You are on page 1of 3

Agriculture Notes

What are the types of farming?

Livestock & Poultry: Meat, Dairy, and Eggs; Utilizes Rangeland

Agriculture: growing one crop (monoculture) or many crops (polyculture)

Aquaculture: raising aquatic organisms for food

What happens when food isnt available?

Malnutrition: a condition caused by not consuming enough necessary


Famine: a food scarcity so widespread that it causes severe malnutrition

throughout large geographic areas

Why do people go hungry?

Crop Failure due to

Drought, Soil Deterioration, Disease

Population size > Crop yield

What happens when food is overabundant?

Overnutrition: Food energy intake exceeds energy use and causes

excess body fat

Similar health problems to those who are underfed

Lower life expectancy

Greater susceptibility to disease and illness

Lower productivity and life quality

How have we farmed in the past?

The first agricultural revolution began as early as 9000 BC

Nomads Settlements

Cross pollination first began

Grew enough to support

family & trade

How did the Green Revolution change farming?



INCREASE crop yield

Minimize Crop Losses/Failure


New, high-yield grain varieties



Better Management Practices

More technologically advanced machinery

Vision: Treat agriculture as a business (agribusiness). Plant a large amount of

a single species (monocropping)


Too expensive

Air, soil, and water pollution due to toxic chemicals

Uneven distributionpoorer countries still cant transport food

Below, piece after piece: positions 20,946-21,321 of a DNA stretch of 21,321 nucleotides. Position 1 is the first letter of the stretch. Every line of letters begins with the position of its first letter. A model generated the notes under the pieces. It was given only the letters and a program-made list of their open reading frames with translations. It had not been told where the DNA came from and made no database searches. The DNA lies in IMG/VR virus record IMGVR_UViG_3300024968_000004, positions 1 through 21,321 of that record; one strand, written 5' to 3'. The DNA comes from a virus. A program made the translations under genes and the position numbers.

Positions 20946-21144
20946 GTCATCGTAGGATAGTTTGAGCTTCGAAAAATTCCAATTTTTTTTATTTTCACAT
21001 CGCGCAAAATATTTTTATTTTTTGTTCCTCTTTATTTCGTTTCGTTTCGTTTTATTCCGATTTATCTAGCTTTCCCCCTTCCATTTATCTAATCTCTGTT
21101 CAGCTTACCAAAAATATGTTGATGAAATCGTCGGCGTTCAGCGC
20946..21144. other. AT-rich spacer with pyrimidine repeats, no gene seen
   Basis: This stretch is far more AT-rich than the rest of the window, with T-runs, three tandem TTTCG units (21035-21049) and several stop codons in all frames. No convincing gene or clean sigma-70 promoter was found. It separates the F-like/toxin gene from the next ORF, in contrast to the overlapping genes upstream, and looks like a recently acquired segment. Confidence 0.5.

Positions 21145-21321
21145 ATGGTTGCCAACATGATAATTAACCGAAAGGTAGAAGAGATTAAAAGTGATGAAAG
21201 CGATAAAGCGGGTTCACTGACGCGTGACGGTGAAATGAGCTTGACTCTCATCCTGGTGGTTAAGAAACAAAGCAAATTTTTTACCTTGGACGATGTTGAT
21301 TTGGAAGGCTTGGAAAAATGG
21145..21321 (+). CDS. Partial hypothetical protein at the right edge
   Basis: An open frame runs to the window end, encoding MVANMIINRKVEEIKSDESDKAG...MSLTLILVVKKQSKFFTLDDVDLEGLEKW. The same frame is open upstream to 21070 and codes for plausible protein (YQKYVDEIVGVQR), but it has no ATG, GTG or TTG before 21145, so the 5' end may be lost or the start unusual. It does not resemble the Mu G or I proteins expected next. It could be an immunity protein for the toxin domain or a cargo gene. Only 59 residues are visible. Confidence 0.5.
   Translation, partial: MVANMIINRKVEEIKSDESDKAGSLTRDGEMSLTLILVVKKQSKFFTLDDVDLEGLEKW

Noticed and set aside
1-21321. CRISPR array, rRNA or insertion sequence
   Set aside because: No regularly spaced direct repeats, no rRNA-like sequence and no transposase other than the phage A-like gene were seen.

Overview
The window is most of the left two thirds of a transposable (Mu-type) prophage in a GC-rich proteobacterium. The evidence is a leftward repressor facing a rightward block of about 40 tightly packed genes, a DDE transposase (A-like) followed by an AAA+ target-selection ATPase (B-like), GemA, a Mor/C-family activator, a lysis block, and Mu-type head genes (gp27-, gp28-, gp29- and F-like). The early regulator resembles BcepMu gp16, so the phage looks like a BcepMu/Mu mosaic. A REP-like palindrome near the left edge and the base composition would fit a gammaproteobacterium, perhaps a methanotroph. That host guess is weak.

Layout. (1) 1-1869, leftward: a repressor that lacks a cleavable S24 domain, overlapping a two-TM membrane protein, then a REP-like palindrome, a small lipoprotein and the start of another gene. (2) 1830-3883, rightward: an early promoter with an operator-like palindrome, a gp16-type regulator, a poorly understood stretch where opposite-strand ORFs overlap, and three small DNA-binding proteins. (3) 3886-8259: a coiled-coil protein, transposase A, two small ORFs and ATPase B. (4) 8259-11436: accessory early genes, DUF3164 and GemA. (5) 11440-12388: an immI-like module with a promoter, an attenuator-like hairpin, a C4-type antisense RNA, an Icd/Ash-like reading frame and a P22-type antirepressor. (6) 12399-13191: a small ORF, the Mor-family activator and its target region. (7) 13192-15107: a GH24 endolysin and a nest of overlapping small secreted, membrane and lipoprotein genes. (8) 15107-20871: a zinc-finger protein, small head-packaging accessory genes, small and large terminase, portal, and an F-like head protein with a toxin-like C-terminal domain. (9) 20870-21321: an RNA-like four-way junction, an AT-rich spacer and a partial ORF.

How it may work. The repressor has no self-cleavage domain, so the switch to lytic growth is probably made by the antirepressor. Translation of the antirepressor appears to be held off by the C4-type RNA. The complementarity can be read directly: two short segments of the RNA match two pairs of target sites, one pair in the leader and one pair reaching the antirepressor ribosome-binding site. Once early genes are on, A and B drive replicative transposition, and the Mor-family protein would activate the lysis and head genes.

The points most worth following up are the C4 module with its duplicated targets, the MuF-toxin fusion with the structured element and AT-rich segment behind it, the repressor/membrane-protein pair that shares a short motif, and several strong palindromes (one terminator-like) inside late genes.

Pesticide Resistance

Practices of Conventional Farming (Since Green Revolution)

Maximize OutputHigh Efficiency

Minimize Space

Concentrated Animal Feeding Operations (CAFOS)

Genetically Modified Crops (temperature and chemical resistance)

Heavy equipment (Fossil Fuels)

Chemicals (pesticides and fertilizers)


Sustainable Farming Practices

Sustainable Output

Takes more Space

Pasture/Rangeland Feeding

Incorporates more human and animal labor

Minimize Chemical Usage (Biochemicals)


Low Till or No Till


Lower food costs

Fast production times (more growing seasons in a given year)

Meets increased demand


Healthier for humans and organisms alike

Higher quality foods (in terms of energy)

Conserves energy and water resources

Lower biodiversity/environmental impact


Biodiversity/Habitat Degradation

Soil, Water, and Air Pollution


Energy and Water Loss

Contamination of Human Foods

Pesticide and Antibiotic Resistance


Higher food costs

Low yield

Decreased availability

More susceptible to storms, pests, changes in environment, etc.